- Easy access to and from the location
- Easy movement within the location
- Good lighting
- Easy-to-read signs
- General visibility of the entire space, free from hiding places
- Includes mixed
- Provisions for different seasons
- Provisions for young children and the elderly (because women are often carers)
- Access to clean, secure, easily accessible toilet facilities
The process of creating safe spaces for people who identify as female results in spaces that are safe for all. The guidelines from the UN are very similar to those proposed in the Safer Design Guidelines for Victoria, in Australia. These guidelines emphasise the importance of good visibility and visual connection.
Bad solutions for preventing crime in the city
Visibility is a key factor for designing out crime. A study by the College of Policing notes that while Closed-circuit television (CCTV) has been proven to reduce premeditated crime, there is no discernible effect on spontaneous antisocial behaviour and opportunistic crime. CABE Space raises concerns that ‘adopting …CCTV and …without considering the overall design and care of public space will result in the creation of ugly, oppressive environments that can foster greater social problems.’ So, adopting CCTV as a cost-effective means of controlling behaviour can encourage poorly designed spaces, without necessarily mediating violent and opportunistic crime.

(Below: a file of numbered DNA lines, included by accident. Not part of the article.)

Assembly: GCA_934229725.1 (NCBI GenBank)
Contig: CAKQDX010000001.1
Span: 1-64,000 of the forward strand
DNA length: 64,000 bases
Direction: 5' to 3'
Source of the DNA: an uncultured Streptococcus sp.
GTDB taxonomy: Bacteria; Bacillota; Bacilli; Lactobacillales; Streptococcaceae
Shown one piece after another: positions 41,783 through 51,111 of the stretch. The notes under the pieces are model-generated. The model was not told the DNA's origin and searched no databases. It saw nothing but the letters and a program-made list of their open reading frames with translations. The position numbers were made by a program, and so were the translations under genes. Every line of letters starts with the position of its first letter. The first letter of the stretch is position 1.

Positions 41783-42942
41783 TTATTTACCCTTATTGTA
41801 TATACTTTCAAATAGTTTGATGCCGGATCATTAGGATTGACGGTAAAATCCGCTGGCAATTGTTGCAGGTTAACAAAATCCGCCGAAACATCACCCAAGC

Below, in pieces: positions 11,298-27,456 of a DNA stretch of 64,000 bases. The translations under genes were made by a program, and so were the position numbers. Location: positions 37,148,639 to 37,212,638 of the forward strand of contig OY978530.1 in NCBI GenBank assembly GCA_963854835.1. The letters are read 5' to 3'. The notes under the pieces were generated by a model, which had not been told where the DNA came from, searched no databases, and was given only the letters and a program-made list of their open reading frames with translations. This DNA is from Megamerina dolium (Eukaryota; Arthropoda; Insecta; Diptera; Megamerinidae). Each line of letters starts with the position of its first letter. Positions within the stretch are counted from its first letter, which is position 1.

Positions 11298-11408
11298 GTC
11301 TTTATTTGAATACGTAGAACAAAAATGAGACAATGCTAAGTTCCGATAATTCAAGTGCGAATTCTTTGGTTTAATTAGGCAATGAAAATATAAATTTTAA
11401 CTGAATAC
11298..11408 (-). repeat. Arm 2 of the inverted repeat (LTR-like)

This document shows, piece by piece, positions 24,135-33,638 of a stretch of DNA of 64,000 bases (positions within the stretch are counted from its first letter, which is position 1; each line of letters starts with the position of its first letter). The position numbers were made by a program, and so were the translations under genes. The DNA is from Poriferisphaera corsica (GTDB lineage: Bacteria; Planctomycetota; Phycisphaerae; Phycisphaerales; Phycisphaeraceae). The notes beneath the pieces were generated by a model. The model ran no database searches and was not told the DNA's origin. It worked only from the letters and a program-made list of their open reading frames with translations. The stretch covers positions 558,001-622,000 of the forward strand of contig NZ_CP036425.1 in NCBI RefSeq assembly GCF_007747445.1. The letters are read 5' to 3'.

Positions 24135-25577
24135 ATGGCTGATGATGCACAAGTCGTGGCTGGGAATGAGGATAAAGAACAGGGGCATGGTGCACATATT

Better solutions for preventing crime in public open spaces
A good way to decrease crime and antisocial behaviour is to increase visibility. One of the best methods to do this is through natural or informal surveillance. Natural surveillance refers to the concept of increasing visibility between places and user groups.